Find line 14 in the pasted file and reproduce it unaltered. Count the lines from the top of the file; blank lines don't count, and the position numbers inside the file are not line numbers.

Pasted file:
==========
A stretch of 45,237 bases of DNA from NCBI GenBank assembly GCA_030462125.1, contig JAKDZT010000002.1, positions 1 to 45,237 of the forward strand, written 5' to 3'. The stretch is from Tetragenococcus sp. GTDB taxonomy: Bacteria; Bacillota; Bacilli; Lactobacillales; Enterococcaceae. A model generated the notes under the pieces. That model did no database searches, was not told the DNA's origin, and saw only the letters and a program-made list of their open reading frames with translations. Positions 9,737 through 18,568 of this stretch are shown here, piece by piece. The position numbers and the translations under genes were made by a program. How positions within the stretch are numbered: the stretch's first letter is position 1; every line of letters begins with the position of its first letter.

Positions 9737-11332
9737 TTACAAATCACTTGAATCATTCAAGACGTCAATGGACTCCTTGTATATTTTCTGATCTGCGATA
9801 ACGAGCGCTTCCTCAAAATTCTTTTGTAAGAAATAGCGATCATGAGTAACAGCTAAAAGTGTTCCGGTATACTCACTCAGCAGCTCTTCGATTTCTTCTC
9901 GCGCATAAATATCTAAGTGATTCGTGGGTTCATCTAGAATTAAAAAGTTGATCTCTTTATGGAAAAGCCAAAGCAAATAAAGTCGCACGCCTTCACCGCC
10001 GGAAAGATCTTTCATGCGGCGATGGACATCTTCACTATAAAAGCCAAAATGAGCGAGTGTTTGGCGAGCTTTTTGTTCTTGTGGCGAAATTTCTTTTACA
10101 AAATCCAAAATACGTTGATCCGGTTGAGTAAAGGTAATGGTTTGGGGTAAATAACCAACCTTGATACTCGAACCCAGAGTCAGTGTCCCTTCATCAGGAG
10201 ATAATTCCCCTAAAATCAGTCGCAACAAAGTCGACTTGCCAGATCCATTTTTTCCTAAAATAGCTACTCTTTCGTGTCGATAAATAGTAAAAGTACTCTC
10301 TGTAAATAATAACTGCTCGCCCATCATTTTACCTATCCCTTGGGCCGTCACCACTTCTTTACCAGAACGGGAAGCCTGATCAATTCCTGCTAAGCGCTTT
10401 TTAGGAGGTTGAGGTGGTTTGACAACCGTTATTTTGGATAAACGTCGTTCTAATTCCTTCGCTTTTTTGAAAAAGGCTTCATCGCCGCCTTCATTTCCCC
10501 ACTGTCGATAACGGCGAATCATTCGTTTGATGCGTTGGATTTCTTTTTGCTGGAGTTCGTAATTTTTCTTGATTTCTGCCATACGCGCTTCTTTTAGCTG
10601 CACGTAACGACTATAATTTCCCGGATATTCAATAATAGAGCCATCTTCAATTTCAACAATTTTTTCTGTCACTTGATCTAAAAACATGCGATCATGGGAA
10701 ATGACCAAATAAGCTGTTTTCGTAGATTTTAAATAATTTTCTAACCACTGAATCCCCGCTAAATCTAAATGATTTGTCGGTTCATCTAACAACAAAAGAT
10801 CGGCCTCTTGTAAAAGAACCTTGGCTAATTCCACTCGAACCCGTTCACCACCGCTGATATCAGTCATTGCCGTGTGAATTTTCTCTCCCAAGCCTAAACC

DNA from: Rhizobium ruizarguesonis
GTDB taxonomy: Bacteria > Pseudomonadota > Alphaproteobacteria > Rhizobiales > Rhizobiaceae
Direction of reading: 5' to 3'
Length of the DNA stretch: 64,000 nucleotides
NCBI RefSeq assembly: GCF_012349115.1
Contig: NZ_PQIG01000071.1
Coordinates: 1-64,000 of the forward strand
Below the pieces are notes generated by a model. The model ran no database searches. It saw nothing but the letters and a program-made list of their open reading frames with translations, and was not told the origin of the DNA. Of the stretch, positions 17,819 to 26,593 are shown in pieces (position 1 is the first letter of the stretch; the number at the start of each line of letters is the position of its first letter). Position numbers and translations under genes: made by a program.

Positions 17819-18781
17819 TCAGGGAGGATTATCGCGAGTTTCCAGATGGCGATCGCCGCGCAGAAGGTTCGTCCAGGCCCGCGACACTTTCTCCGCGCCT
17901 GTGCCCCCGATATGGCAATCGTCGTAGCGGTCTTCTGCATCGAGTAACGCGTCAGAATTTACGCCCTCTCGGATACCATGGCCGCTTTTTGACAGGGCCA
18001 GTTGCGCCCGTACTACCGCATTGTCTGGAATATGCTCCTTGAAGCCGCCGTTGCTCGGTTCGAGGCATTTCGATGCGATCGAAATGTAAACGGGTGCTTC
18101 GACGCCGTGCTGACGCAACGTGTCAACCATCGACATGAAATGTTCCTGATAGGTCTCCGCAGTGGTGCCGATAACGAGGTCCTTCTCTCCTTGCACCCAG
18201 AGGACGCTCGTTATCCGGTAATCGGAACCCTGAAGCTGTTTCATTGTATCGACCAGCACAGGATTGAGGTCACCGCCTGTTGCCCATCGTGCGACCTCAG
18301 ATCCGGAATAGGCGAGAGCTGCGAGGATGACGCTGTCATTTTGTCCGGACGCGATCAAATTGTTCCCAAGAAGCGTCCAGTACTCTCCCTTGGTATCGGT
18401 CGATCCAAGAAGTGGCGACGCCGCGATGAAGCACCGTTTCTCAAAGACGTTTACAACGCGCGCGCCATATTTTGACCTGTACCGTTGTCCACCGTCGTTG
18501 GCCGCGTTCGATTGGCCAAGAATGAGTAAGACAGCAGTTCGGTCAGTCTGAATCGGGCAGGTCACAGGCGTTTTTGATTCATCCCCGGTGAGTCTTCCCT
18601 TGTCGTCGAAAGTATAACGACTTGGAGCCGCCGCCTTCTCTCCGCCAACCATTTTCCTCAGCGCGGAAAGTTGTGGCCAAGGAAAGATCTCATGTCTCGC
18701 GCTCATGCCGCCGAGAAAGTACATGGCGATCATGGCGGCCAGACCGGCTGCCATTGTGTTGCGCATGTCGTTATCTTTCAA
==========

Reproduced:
10801 CGGCCTCTTGTAAAAGAACCTTGGCTAATTCCACTCGAACCCGTTCACCACCGCTGATATCAGTCATTGCCGTGTGAATTTTCTCTCCCAAGCCTAAACC